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Residents strike deal on Decoro

Town hall meeting leads to compromise between city officials and Valencia motorists

Posted: September 2, 2009 10:10 p.m.
Updated: September 3, 2009 4:55 a.m.
 

Put to a vote Wednesday night, the response from a roomful of Valencia residents was clear - change the bicycle lanes on Decoro Drive.

Within the next four weeks, City Manager Ken Pulskamp said, the street will be re-striped to better accommodate both motorists and bicyclists.

Pulskamp hosted a town hall meeting Wednesday at Helmers Elementary School, in the wake of myriad complaints from Decoro-area residents incensed after Decoro Drive was re-striped about two weeks ago to include two bicycle lanes between Seco Canyon Road and McBean Parkway. Decoro was reduced from two traffic lanes to one in each direction.

"We came here tonight with open minds," Pulskamp told the crowd of about 150 people. "I'll do what you folks want."

Ultimately at Wednesday's meeting, the majority voted for a new re-striping plan. Rather than leaving Decoro the way it is or returning it to its previous state, it will be re-striped with a seven-foot bicycle lane in each direction, a 10-foot center median and both a 10-foot and 11-foot traffic lane in each direction.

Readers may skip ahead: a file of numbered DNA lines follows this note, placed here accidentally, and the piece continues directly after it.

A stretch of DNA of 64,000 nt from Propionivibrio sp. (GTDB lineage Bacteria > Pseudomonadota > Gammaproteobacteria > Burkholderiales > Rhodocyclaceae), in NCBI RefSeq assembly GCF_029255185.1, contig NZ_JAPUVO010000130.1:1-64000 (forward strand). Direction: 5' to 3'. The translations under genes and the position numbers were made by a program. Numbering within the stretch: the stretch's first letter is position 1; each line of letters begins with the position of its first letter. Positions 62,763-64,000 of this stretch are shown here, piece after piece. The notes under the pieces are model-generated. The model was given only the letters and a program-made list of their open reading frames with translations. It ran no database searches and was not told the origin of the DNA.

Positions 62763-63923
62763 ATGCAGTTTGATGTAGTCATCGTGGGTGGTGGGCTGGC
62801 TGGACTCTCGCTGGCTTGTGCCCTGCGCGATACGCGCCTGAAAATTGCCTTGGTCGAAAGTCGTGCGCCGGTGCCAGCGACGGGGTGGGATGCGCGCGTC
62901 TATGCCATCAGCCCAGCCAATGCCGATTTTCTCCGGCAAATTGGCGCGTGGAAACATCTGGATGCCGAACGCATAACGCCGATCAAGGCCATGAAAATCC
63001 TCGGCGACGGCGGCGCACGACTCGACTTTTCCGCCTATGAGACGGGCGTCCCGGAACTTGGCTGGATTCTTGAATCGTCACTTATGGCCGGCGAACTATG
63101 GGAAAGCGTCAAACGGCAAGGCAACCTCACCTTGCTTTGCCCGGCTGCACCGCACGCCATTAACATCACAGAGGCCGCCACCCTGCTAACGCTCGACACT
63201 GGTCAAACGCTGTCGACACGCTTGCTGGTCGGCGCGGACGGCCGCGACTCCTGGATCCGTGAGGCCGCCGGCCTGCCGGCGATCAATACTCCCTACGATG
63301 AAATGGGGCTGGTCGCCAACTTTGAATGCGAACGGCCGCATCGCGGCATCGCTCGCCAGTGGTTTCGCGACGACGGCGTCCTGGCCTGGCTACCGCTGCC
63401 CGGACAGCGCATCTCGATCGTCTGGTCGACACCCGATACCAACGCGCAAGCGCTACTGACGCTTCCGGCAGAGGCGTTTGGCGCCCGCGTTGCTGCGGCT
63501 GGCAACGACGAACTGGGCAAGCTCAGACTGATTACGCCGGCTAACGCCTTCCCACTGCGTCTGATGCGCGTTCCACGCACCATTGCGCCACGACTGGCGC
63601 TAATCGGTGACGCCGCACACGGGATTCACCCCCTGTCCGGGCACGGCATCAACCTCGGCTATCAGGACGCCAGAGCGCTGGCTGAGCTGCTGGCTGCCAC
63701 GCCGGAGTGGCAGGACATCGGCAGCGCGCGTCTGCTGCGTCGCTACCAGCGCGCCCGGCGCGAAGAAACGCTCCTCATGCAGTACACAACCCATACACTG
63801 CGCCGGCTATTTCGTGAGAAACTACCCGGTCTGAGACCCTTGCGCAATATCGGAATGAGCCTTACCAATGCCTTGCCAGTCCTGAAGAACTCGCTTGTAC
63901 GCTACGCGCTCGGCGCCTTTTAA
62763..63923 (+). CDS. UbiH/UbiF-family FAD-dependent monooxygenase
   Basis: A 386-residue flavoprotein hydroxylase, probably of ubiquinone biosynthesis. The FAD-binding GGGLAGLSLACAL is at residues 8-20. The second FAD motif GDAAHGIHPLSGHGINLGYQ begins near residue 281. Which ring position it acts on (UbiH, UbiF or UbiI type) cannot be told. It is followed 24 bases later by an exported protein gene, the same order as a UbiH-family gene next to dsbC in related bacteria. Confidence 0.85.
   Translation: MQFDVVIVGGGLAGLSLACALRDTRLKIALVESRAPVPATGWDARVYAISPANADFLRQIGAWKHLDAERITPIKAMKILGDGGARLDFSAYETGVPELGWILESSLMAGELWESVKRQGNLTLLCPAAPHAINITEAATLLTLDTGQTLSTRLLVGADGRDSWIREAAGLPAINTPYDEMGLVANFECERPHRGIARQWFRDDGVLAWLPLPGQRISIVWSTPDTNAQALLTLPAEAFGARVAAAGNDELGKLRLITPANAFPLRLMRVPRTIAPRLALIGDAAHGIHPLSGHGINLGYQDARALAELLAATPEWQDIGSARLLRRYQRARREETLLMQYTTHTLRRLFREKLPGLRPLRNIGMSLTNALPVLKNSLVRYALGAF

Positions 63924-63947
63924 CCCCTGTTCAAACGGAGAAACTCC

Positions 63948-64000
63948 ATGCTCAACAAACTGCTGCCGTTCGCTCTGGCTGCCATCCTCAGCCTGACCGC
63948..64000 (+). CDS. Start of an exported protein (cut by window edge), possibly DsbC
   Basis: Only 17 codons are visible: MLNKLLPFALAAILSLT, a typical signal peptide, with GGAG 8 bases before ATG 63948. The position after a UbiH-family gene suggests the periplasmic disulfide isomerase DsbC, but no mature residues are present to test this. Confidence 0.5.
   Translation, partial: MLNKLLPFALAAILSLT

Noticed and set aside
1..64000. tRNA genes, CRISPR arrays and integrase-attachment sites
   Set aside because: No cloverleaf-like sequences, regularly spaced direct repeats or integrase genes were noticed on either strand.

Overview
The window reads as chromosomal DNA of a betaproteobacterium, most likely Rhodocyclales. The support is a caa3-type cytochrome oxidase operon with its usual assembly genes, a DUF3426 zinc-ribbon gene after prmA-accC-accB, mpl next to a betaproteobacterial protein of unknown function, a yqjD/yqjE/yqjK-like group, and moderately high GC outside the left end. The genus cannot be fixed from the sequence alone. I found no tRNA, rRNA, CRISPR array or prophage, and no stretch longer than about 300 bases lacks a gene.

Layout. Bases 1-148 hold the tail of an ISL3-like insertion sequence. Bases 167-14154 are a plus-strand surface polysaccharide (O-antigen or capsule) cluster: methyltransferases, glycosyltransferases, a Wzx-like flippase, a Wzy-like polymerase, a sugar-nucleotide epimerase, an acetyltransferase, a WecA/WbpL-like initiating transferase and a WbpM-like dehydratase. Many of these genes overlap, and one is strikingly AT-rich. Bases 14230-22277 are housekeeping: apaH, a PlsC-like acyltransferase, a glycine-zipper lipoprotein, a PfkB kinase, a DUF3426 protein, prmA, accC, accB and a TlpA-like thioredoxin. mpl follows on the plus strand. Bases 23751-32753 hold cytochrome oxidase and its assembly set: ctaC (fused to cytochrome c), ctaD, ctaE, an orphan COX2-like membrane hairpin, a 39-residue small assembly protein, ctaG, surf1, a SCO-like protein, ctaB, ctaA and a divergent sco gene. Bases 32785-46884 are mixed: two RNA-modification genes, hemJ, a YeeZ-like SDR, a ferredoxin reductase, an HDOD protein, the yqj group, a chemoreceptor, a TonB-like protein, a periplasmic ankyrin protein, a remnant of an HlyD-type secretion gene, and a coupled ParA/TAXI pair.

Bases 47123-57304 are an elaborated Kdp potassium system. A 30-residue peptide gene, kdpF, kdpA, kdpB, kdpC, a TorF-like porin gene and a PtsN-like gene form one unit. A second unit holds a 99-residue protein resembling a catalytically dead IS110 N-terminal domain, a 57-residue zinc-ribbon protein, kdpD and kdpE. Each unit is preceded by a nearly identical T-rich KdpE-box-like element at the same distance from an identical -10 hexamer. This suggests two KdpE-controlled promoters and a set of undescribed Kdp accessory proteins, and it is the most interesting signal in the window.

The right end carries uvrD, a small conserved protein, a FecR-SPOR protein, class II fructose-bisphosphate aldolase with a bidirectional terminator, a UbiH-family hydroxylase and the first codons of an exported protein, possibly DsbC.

Over the course of roughly an hour before the vote, a microphone was passed around the room, allowing residents to speak their peace.

Many complained about increased traffic congestion on Decoro, and a dearth of bicyclists on the new bike lanes.

On the flip side, some - both cyclists and non-cyclists - spoke in favor of the change, citing how frequently motorists sped down Decoro before the lanes were reduced.

"Decoro is scary enough with cars going 50 mph," avid cyclist Jeff Wilson said. "This has been a good thing for cyclists. But I understand why you're angry."

The changes to Decoro were part of the city's nonmotorized transportation plan, approved in 2008 after numerous scoping meetings and surveys.

The transportation plan, which was hailed by cyclists throughout the valley, lays out $14 million in bicycling improvements, including 11 miles of new bike paths, 13 miles of new bike lanes and nine miles of bike routes - which are shared with motorists.

The plan calls for dedicated bicycle lanes on local streets including Dockweiler Drive, Copper Hill Drive, Plum Canyon Road and The Old Road.

In developing the plan, City Traffic Engineer Andrew Yi said software-based traffic studies were done, comparing current traffic volumes with projected volumes, looking as far out as 10 to 20 years.

"It went great," said Maria Gutzeit, an avid cyclist and former president of the Los Angeles County Bicycle Coalition. "I think the community was really willing to compromise."

 

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